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Clara Callan

Reviewed: October 1, 2004
By: Richard B. Wright
Publisher: Harper Perennial
415 pages, $21.95

Clara Callan is an epistolary novel, which is to say that it comes to us in the form of a journal and a lot of letters which pass between the title character and several other people, most notably her sister, Nora. Raised in small town Ontario in the early part of the 20th century, the two are as unalike as they could be, quite often the case with sisters.

Clara follows in the footsteps of her father and becomes a teacher in their little town, carrying out the same duties with which she had grown up. She would like to live a quiet life, but things don't work out that way.

Nora has thespian ambitions and escapes to New York, where she becomes a minor celebrity during the heady days of the radio boom, a regular in a soap opera, playing a character not unlike that of her spinster sister. Nora's life is seemingly more hectic and full than Clara's, but in a lot of ways it really isn't.

The story covers about four years in their lives, something which is easier to see when you have the dated entries in front of you. The audiobook seems to cover a longer span of time, not that it was at all boring, just that it's harder to keep track of dates when you merely hear them

Fairly early in the story Clara is raped by a pair of the masterless men who roamed about during the Depression. There were no sanctioned avenues for abortion in those days, yet the shame of being an unwed mother was something we can scarcely comprehend now. Through her contacts in the world of show biz, Nora assists Clara in obtaining an abortion, but Clara doesn't tells her exactly what happened.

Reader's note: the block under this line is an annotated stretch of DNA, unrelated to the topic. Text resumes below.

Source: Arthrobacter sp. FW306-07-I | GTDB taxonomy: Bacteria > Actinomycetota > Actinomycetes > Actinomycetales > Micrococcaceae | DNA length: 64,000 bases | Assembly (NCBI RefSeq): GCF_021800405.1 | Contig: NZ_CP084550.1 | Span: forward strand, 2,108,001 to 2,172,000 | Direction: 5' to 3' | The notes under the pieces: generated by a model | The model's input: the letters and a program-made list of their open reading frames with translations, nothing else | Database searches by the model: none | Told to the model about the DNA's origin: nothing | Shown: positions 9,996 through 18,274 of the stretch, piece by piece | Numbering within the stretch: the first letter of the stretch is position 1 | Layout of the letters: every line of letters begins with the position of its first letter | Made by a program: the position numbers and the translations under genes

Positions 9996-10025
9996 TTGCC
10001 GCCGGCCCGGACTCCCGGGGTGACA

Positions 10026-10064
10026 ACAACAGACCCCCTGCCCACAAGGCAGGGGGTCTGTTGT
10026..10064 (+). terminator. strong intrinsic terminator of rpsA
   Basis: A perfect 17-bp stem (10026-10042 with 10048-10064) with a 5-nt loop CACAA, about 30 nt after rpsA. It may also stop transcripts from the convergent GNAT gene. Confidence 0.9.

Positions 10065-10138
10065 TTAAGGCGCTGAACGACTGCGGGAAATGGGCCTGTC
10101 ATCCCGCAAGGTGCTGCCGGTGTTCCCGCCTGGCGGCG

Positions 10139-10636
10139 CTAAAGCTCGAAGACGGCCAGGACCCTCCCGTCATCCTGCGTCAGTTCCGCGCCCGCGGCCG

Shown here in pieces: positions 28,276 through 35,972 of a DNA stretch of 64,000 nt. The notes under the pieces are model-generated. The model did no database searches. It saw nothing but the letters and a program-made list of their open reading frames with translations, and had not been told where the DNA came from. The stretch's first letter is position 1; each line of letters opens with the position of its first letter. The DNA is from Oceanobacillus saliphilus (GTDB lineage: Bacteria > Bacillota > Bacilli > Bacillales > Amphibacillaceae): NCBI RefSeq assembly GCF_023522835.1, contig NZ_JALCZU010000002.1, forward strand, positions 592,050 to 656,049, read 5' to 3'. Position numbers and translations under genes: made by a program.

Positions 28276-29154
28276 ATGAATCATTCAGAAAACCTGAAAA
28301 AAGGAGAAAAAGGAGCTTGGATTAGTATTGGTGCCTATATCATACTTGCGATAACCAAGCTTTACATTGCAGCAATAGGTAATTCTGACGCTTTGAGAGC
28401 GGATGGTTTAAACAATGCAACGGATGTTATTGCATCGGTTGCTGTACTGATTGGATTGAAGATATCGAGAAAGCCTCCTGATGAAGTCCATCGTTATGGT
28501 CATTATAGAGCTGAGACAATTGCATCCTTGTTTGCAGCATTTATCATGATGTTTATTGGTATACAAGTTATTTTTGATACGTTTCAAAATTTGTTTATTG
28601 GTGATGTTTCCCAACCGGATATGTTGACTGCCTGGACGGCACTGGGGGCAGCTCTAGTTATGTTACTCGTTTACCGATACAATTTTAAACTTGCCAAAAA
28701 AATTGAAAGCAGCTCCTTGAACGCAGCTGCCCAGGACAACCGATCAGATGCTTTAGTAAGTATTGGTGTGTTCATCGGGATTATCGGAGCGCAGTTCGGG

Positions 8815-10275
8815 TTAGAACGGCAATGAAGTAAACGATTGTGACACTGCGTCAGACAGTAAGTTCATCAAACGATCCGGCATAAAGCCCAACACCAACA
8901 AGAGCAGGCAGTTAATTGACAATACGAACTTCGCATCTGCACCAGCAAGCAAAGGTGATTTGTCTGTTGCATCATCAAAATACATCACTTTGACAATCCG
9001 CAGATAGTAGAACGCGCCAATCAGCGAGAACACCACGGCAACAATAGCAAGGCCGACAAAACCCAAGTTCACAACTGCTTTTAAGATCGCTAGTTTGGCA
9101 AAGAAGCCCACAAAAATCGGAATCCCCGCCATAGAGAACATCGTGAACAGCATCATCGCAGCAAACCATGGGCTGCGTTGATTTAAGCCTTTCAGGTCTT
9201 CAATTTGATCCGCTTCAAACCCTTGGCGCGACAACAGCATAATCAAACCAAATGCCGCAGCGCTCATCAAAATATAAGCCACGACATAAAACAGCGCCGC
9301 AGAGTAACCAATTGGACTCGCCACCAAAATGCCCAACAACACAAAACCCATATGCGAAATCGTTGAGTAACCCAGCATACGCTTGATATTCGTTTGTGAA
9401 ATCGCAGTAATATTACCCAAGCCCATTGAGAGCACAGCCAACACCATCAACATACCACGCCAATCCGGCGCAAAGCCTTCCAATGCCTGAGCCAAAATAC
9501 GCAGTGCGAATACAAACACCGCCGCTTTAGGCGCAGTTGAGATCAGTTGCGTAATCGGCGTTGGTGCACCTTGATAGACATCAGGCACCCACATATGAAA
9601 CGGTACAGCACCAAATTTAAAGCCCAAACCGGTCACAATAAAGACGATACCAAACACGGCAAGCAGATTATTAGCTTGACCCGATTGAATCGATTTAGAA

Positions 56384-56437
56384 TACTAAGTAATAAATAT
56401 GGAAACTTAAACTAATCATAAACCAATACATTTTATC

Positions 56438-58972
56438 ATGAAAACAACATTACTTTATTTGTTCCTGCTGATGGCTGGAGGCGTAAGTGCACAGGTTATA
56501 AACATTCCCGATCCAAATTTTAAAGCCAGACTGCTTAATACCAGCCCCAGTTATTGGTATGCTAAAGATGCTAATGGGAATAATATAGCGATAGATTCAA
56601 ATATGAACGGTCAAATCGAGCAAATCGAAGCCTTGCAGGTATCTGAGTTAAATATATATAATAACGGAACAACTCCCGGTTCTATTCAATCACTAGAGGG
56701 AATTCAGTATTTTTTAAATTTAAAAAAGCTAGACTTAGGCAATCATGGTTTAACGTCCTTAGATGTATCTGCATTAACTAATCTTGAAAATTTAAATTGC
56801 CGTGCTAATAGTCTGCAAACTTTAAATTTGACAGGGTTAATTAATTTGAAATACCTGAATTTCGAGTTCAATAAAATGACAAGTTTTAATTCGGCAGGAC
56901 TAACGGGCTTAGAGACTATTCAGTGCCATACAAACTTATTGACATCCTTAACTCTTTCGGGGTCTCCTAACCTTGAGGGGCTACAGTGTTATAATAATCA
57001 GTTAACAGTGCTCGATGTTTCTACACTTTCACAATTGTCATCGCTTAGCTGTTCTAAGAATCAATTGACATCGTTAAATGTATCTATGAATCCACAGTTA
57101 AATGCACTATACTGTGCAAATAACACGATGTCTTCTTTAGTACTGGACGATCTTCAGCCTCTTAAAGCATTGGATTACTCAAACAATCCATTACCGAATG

One long term consequence of this event is that Clara is a bit of a sucker for the first guy who actually sweet talks and courts her, and he turns out, after an extended affair, to be a serial adulterer. Another is that when she finds herself pregnant once again, she is unable to end a second unborn life.

Small town nastiness is a feature of Clara's life. Even before her affair she is the target of a poison pen campaign, and certain people seem to be constantly spying on her. Once there is actually something for people to talk about, it gets much worse. The story, remember, takes place during the middle of the 1930s. Attitudes towards unwed mothers and illegitimate children (a term that hardly seems to make sense now) didn't change until the last quarter of the century.

Nora falls in with the show biz crowd and has a number of unsatisfactory liaisons over the four year period. Indeed, her life is not summed up until the book's afterword, supposedly provided by Elizabeth, the baby whose birth is the last entry in Clara's journal, some 30 years later.

The Between the Covers adaptation does not have those last six pages and, while I initially thought that its ending, with the conjugation of the elemental verb ôto beö, was a strong one, I like the printed page better.

The Dale sisters do a wonderful job bringing the Callans to life, and the other actors also do their parts well. The BTC abridgment cuts quite a bit of the story, but maintains the flow. I heard the book before I read it in this case, and felt I knew the best parts of the story. This version was produced to be aired on the nightly radio program of the same name. It's good to see a lot of this really great Canadian storytelling getting out to the public in a variety of formats.

Clara Callan won both the Giller Prize and the Governor General's Literary Award when it first appeared in 2001.

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